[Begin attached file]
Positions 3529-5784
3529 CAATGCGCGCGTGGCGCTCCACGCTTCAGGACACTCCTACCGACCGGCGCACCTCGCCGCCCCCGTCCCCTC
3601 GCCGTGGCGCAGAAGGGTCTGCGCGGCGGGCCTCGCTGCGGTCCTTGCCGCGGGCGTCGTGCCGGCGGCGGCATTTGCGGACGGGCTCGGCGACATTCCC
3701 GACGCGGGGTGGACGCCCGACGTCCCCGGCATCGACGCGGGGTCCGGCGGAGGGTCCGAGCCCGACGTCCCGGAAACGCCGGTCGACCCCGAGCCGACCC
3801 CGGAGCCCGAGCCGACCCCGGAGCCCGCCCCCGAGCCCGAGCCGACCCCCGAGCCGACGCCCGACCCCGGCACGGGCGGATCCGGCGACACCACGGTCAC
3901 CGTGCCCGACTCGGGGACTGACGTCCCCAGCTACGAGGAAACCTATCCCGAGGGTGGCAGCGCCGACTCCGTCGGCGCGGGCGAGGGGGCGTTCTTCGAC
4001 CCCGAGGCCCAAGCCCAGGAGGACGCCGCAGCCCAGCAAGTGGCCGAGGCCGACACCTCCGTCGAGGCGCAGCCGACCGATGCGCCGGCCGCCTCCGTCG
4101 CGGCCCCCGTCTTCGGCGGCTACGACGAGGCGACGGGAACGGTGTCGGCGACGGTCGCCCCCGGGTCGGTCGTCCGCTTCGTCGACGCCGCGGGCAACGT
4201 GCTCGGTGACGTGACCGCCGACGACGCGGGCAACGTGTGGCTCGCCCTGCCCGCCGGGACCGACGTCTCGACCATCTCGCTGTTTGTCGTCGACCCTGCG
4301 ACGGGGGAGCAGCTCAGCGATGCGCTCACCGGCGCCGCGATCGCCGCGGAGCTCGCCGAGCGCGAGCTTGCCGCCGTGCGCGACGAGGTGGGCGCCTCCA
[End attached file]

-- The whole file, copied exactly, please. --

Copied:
Positions 3529-5784
3529 CAATGCGCGCGTGGCGCTCCACGCTTCAGGACACTCCTACCGACCGGCGCACCTCGCCGCCCCCGTCCCCTC
3601 GCCGTGGCGCAGAAGGGTCTGCGCGGCGGGCCTCGCTGCGGTCCTTGCCGCGGGCGTCGTGCCGGCGGCGGCATTTGCGGACGGGCTCGGCGACATTCCC
3701 GACGCGGGGTGGACGCCCGACGTCCCCGGCATCGACGCGGGGTCCGGCGGAGGGTCCGAGCCCGACGTCCCGGAAACGCCGGTCGACCCCGAGCCGACCC
3801 CGGAGCCCGAGCCGACCCCGGAGCCCGCCCCCGAGCCCGAGCCGACCCCCGAGCCGACGCCCGACCCCGGCACGGGCGGATCCGGCGACACCACGGTCAC
3901 CGTGCCCGACTCGGGGACTGACGTCCCCAGCTACGAGGAAACCTATCCCGAGGGTGGCAGCGCCGACTCCGTCGGCGCGGGCGAGGGGGCGTTCTTCGAC
4001 CCCGAGGCCCAAGCCCAGGAGGACGCCGCAGCCCAGCAAGTGGCCGAGGCCGACACCTCCGTCGAGGCGCAGCCGACCGATGCGCCGGCCGCCTCCGTCG
4101 CGGCCCCCGTCTTCGGCGGCTACGACGAGGCGACGGGAACGGTGTCGGCGACGGTCGCCCCCGGGTCGGTCGTCCGCTTCGTCGACGCCGCGGGCAACGT
4201 GCTCGGTGACGTGACCGCCGACGACGCGGGCAACGTGTGGCTCGCCCTGCCCGCCGGGACCGACGTCTCGACCATCTCGCTGTTTGTCGTCGACCCTGCG
4301 ACGGGGGAGCAGCTCAGCGATGCGCTCACCGGCGCCGCGATCGCCGCGGAGCTCGCCGAGCGCGAGCTTGCCGCCGTGCGCGACGAGGTGGGCGCCTCCA